High-dose epinephrine was no better than standard-dose epinephrine for improving survival after cardiac arrest
ACP J Club. 1993 May-June;118:77. doi:10.7326/ACPJC-1993-118-3-077
Stiell IG, Hebert PC, Weitzman BN, et al. High-dose epinephrine in adult cardiac arrest. N Engl J Med. 1992 Oct 8;327:1045-50.
To compare survival for patients with cardiac arrest who are treated with standard- and high-dose epinephrine.
Randomized, double-blind, controlled trial with follow-up to hospital discharge.
2 university hospitals in Canada.
All in-hospital and out-of-hospital patients ≥ 16 years of age who had a cardiac arrest and required epinephrine. Exclusion criteria were terminal illness, no cardiopulmonary resuscitation for > 15 minutes, acute trauma, second cardiac arrest during that hospital stay, or cardiac arrest in the operating or recovery room. 650 patients (mean age 66 y, 64% men) were studied with 100% follow-up.
All patients were treated according to American Heart Association protocols for advanced cardiac life support except for the epinephrine dosage. 333 patients received standard-dose epinephrine (1 mg), and 317 patients received high-dose epinephrine (7 mg), at 5-minute intervals to a maximum of 5 doses. All additional doses of epinephrine were 1 mg.
Main outcome measures
Successful resuscitation (return of pulse and blood pressure for at least 1 hour), survival to hospital discharge, and neurologic assessment (cerebral performance and modified Mini-Mental State scores). All assessors were blinded to epinephrine dose. Data were collected from chart audits, neurologic assessment, and forms completed by the physician responsible for the resuscitation.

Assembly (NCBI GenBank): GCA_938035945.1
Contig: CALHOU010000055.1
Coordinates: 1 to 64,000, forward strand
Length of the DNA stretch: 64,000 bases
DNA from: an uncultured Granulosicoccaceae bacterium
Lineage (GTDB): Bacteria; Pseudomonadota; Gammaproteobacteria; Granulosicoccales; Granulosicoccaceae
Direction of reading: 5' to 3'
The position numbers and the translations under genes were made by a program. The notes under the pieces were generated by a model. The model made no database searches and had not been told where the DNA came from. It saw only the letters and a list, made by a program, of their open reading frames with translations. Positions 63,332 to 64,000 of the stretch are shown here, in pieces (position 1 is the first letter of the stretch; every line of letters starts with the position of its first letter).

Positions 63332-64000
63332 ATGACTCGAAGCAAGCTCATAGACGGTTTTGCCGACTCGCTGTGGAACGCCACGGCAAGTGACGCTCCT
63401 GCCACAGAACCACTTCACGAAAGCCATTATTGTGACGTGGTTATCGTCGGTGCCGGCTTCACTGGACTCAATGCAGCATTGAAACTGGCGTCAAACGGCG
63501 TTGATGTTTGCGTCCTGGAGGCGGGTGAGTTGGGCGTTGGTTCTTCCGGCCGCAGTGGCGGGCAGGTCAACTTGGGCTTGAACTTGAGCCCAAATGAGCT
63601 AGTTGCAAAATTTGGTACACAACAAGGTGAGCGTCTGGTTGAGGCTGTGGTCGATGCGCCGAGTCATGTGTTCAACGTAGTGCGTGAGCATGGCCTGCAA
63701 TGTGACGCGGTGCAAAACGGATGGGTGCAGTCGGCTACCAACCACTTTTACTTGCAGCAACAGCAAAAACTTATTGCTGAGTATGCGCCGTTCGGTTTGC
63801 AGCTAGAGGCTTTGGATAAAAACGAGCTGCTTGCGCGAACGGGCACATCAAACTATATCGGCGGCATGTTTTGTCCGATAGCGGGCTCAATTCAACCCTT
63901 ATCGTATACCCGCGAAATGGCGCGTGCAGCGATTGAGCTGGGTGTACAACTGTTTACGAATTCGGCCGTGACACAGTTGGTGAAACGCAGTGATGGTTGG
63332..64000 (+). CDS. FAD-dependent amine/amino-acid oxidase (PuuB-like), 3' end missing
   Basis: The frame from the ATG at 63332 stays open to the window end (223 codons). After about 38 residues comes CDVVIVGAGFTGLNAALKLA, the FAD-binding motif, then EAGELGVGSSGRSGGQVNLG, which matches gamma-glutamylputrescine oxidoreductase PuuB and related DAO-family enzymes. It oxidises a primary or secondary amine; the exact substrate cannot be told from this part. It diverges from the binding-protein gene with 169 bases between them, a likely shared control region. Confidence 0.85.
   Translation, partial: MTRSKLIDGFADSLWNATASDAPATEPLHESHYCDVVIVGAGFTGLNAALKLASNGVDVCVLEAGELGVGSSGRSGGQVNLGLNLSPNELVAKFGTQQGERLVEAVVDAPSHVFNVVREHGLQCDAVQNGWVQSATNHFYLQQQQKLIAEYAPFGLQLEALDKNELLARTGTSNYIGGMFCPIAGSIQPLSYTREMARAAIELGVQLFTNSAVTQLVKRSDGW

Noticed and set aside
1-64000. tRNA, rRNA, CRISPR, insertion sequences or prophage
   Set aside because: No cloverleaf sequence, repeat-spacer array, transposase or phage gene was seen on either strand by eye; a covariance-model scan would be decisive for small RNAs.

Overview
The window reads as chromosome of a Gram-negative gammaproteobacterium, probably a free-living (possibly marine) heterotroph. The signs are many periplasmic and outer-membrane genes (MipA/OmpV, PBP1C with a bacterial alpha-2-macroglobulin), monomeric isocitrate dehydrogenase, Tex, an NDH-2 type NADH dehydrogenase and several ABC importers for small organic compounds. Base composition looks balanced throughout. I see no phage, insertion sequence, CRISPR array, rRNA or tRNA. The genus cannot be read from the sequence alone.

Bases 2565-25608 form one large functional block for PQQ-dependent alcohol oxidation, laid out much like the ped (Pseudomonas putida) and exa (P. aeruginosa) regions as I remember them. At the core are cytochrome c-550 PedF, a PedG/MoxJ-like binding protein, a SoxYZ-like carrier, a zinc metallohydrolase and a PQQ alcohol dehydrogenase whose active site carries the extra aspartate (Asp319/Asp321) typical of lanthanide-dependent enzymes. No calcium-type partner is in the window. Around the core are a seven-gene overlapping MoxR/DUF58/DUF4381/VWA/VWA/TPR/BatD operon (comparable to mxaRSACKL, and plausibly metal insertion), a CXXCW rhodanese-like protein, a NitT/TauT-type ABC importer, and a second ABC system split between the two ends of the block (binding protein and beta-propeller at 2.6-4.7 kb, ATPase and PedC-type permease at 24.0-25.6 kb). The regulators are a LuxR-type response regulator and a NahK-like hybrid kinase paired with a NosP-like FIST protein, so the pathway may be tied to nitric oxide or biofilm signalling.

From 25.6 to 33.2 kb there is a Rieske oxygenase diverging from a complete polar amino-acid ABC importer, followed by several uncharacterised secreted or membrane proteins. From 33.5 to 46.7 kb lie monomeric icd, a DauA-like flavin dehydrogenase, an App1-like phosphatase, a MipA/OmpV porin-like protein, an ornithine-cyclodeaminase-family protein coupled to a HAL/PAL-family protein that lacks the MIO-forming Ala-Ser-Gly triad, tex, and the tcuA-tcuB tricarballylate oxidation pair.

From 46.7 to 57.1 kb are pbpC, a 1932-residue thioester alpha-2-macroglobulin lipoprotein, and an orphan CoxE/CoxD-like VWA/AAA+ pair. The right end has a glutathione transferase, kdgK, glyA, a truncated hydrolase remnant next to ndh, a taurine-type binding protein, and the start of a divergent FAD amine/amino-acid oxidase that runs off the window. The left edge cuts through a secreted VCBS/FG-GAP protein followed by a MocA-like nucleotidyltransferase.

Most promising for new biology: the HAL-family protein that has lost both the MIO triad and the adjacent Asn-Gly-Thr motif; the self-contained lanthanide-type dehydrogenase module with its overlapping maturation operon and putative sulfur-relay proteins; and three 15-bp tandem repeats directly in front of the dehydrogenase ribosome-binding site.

33 randomized patients were subsequently declared ineligible: Their exclusion or inclusion did not alter results. 52% of the arrests occurred outside the hospital. The mean number of administrations of epinephrine was 2.5. The mean dosages in the standard-dose and high-dose group were 2.5 mg and 17.5 mg, respectively. The standard-dose and high-dose groups did not differ for survival for at least 1 hour (P = 0.12) (Table), survival to hospital discharge (P = 0.38) (Table), neurologic status, or median Mini-Mental State scores. Subgroup analysis failed to show any clinically important benefit from high-dose epinephrine therapy. The subgroup of patients who received high-dose epinephrine > 10 minutes after onset of arrest had a poorer resuscitation rate (11% vs 24%, P = 0.004).
High-dose epinephrine compared with standard-dose epinephrine did not improve survival or neurologic status in patients with cardiac arrest.
Source of funding: Ontario Ministry of Health.
For article reprint: Dr. I.G. Stiell, Clinical Epidemiology Unit, Ottawa Civic Hospital, 1053 Carling Avenue, Ottawa, Ontario K1Y 4E9, Canada. FAX 613-761-9688.
Table. High-dose vs standard-dose epinephrine for cardiac arrest*
|Outcomes||High-dose epinephrine||Standard-dose epinephrine||RBR (95% CI)||NNH|
|Survival to 1 h||18%||23%||23% (-5 to 43)||Not significant|
|Survival to hospital discharge||3%||5%||34% (-40 to 69)||Not significant|
*Abbreviations defined in Glossary; RBR, NNH, and CI calculated from data in article.
One of the greatest challenges for physicians is to rescue a person from a potentially reversible state of cardiopulmonary arrest. The modern era of cardiopulmonary resuscitation (CPR) evolved from human studies in the 1950s and 1960s. Many highly touted improvements in our resuscitative techniques have appeared in the literature over the past 30 years. They were met with enthusiasm but have failed to improve survival.